Those who have been following my posts and sermons/podcasts for a while would have, by now, noticed that I follow and use scriptures from the New Living Translation of the Holy Bible. I have been trying out different translations for a long time now. The one translation that has caught my heart is New Living Translation.
Here’s a little information about NLT Bible I found out, just to give you the background.
In 1989, ninety evangelical scholars from various theological backgrounds and denominations were commissioned to revise the Living Bible. The project began with the purpose of merely correcting parts of the Living Bible. However, as the 100 scholars began to work, the decision was made to complete an entirely new translation.
Taylor, the original author of the Living Bible, approved this decision, and plans were made for Tyndale Publishing House to print the New Living Translation. The purpose of the New Living Translation (NLT) was to make a translation that is accurate with the original languages, yet lively and dynamic. Bergen and the other translators worked independently to correct the Living Bible or produce new translations, then worked together to produce a joint translation. Every book of the New Living Translation was reviewed by three or four people, then rated in the areas of accuracy and clarity. The scholars would debate their opinions, informally vote on the best wording, and the editorial board would decide the final translation.
Each work of translation went through the channels of critique: the individual, a book committee, a general reviewer committee, and back to the individual. In 1994, the translators gathered again to make the revisions determined by the reviewers. Due to the extensive efforts put in by world-class Bible scholars, the New Living Translation is the most expensive translation project in the history of Bible translation.
Can I please highlight the few reasons for why I have stuck to NLT?
1. The Simplicity of Language
While I still prefer translations like ESV, AMP, KJV for the more crucial words that cannot be done away with, NLT has a way of explaining them in a way that would convey the exact, or closer to the exact, emotion. For instance, consider Romans 5:1 from the KJV and NLT Versions
KJV: Therefore, since we have been justified through faith, we have peace with God through our Lord Jesus Christ.
NLT: Therefore, since we have been made right in God’s sight by faith, we have peace with God because of what Jesus Christ our Lord has done for us.
Notice here, the explanation for the term ‘justified through faith’ as ‘made right in God’s sight by faith’. That is the tone and methodology adopted throughout the NLT Bible. Since, most attendees in my church, BRC are young, are new believers or are still seekers, a translation like the NLT helps facilitate the same.
2. The Dynamic Translation
The NLT Bible’s predecessor is the Living Bible, which was more of a paraphrased version.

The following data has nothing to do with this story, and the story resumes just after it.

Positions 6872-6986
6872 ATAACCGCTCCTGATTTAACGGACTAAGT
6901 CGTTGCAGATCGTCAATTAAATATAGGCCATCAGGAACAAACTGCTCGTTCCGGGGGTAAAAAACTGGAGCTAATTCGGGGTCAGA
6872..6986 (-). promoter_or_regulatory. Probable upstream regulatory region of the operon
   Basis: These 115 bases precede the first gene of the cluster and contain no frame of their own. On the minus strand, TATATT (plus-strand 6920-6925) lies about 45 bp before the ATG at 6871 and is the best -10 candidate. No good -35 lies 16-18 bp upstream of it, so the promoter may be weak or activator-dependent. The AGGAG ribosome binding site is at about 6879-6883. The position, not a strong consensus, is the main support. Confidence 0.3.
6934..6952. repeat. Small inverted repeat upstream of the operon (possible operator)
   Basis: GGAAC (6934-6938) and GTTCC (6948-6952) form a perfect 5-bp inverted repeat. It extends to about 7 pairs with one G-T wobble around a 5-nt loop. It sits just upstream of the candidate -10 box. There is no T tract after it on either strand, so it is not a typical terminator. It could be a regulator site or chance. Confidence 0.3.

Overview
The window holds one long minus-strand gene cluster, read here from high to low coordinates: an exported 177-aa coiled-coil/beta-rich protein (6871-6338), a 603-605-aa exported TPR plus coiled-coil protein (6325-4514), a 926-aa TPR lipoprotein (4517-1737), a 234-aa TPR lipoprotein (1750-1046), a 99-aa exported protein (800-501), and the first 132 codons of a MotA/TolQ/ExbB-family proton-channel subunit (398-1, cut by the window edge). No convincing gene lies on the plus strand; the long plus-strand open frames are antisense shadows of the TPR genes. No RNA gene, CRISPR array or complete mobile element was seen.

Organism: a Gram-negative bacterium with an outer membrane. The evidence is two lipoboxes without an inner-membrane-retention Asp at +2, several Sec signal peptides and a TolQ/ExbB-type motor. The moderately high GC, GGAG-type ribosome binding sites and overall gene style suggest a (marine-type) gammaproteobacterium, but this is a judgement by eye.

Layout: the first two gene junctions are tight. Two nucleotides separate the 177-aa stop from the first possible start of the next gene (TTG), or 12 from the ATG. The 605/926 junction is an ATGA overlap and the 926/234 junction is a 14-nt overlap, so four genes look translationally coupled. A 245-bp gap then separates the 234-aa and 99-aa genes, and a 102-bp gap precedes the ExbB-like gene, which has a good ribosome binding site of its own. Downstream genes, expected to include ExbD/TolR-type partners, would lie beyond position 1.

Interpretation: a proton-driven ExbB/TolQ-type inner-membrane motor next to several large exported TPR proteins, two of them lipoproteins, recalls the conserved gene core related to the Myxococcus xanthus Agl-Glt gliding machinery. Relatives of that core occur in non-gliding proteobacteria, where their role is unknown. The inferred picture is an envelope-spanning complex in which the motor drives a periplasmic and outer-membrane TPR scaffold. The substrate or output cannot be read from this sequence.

There are two types of Bible translations, one is word to word translation, like the KJV and the ESV, the other is paraphrased or the Dynamic translation, like the NIV or the NLT.
In such translations, the text is translated phrase to phrase instead of word to word, to try and maintain the intent of the original text. The dynamic equivalence in NLT is splendid. Although, not perfect, NLT is nearly as accurate as a paraphrased version can get. Other dynamic translations like NIV and Message, although widely used, are very different from NLT. The reason being that though NLT uses our everyday English language, it doesn’t go to the extreme of paraphrasing the entire passage, like the message bible does.
3. The Richness of the Text
Most preachers won’t agree with me on this, and wouldn’t want to refer to NLT especially for teaching or preaching purposes. I can completely understand the same, since the word to word translation are better for more revelation based sermons. NLT is extremely helpful, when it comes to doing a lot of practical teaching, because it translates into our every day spoken English language.
Some argue, that CEV is a much better version when it comes to the richness of the text. I wouldn’t argue against it. I’d leave that up to you to read and decide as to which suits your taste and language better.
Here’s an example:
Habakkuk 3:17-18 NLT
 Even though the fig trees have no blossoms, and there are no grapes on the vines; even though the olive crop fails, and the fields lie empty and barren; even though the flocks die in the fields, and the cattle barns are empty,  yet I will rejoice in the Lord! I will be joyful in the God of my salvation!
4. Gender Neutrality & Synchronization of Dates
Check out the screeshots below:
That’s what NLT does throughout the Bible. The translation neutralizes the gender, and also tells us the dates in a language that we can understand. Gender neutralizing is seen by some as addition to the scripture, but I don’t see that as a valid argument. Because all of scriptures are equally addressed to both brothers and sisters. Because, the apostles addressed the brothers as was appropriate in their times and context, it can surely be appropriately addressed to both brothers and sisters in our day and age.
5. Where to get one?
Are you wondering where to get an NLT Bible? If you have never tried NLT, then first give it a try using the online version on Tecarta Bible or YouVersion Bible app on your phones or tablets. If you like it, you can surely purchase a downloadable version on Tecarta or if you need a print version, then on Flipkart or Amazon.
Do let me know, if this post helped you in your hunt or desire for an apt Bible translation for your personal or group usage. At our church and home groups, NLT is the Bible translation we adopt and use. Look forward to hearing from you!